I felt a bit empty going up the hill but I knew I had hold back. After 3 minutes, before I even get off Cat Hill I get a thirst attack. How am i going to finish this thing? I am already super thirsty and not even sweating… ugh, SO dehydrated…!!! I REALLY considered stopping for water. Can you imagine? Stopping for water in a 4 miler? I told myself I’d have to slap myself if I did. Of course I wouldn’t. Really, I rather pass out than have to stop for water. Eff NO. Now I just hope I don’t pass out. Mile 1: 7:14 Okay, that’s not awful. I didn’t have my music (I am so brave now,  I know!) but I’ve done 3 of these exact same 4 milers in the last 2 months and I could definitely get myself on autopilot. I need to focus if I want this to keep going well. I told myself the same thing I always repeat in my head in every race when I just want to give up “Don’t give up  in your head, or your body will give up“. I got into on a relaxed form and just kept plodding. Mile 2: 6:52. Oh, okay, not bad, but this is when the wheels come off and things fall apart. I told myself to keep it together on Mile 3, always the hardest part, but don’t push just yet. Mile 3: 7:08, quite probably my fastest Mile 3 in history. My third mile is never faster than my first… hummmm. Interesting. I waited, waited, such a patience game racing is… waited and when I felt ready, I just went for it, probably with 800s to go. I passed a team-mate who was so scared by my breathing, yes, that’s how it works. I get into the 6th gear and I sound like I am drowning!!! Before the turn, about 500 meters from the finish,  I look at my watch and I couldn’t believe the time, I was in the 26 minutes range… I’d have to go sub 28 to PR, I was sooo close…. With 50 meters to go, Steven, a course marshal on the bike started shouting at me and cycling right by me, it pushed me a bit more. Mile 4: 6:35. Done. I  started dry-heaving on the side. If I had something on me, even water, I would have thrown up. I did hit the stop on my watch before that. It read 27:59. My PR is 28:00. I decided to forget about it and wait for the official results. Walk it off. Somehow being sick and losing weight, even if you feel weak and dehydrated, works? I am probably giving you all really bad ideas here!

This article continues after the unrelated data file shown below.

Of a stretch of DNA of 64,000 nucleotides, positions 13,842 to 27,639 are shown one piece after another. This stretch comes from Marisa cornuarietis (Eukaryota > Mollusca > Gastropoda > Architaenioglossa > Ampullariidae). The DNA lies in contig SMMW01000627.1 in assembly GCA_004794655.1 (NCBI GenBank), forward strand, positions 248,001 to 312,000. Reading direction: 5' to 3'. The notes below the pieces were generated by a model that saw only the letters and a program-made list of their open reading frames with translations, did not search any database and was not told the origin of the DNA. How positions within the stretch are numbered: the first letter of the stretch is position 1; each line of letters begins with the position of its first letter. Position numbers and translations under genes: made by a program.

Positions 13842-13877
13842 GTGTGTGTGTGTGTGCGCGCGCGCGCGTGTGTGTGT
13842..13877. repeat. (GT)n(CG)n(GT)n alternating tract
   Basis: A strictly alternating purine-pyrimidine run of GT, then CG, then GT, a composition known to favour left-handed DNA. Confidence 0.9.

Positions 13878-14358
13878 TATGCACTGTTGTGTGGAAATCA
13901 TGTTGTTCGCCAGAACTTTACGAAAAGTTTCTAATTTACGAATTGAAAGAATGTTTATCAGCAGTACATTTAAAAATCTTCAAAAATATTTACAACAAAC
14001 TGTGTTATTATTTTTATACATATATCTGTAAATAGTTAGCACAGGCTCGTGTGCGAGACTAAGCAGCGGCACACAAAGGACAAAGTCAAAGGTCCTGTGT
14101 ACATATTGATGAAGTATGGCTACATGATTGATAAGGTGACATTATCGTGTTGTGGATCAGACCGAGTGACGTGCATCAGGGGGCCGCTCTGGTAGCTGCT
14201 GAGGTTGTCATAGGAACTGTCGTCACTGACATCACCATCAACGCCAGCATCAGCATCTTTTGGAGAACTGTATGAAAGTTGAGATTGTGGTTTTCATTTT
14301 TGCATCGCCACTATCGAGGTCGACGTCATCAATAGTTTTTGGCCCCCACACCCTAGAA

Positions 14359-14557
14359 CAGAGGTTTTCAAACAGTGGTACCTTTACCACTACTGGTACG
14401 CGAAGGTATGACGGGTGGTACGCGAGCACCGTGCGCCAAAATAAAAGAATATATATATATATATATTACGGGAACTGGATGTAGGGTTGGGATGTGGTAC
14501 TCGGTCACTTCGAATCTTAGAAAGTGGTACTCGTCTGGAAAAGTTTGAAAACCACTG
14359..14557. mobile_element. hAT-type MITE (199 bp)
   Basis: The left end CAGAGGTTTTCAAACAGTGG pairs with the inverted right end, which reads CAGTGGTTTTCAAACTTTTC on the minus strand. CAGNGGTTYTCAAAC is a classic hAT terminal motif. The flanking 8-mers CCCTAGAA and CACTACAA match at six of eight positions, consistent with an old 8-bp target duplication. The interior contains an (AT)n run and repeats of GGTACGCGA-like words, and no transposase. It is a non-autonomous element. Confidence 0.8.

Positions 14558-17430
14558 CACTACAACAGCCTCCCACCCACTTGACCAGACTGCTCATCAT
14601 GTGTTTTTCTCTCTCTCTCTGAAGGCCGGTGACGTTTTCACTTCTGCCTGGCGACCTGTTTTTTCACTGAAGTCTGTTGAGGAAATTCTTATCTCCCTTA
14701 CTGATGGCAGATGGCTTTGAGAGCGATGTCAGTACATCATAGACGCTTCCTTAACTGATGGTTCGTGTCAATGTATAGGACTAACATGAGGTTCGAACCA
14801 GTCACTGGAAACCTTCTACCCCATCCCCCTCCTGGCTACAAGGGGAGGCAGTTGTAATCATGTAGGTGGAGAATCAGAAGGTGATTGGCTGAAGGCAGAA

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Then the official results came out… it was a flat 28. A PR TIE.

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Stats Time:

Finish time: 28:00 Average Pace: 7:00

Previous PR: 28:00 From: April, 2013

Age Grading: 71.01% 

Overall Place: 615 of 5,101

Gender Place: 39 of 2,249

Age Place: 7 of 692

So, it’s a tie PR!!! 2 years, 1 month and 2 days waiting for something like this to happen, minus a second. If I had known I had a chance, who knows? I almost didn’t even show up for this!!!! and it ended up being the best race of the year. I guess weight is really THAT important, even if it’s just 6 pounds, which yeah, 5% extra is definitely a lot in me! My previous 28:00 PR (here is the full report), was also an unsure type of race: “ I signed up at the last possible minute and until 2 hours before the race, I wasn’t sure if I’d race it..” It seems common in my history to do well in the worst set-up situations, somehow. And to do crappy races when I am primed and ready to go. Obviously this is all mental.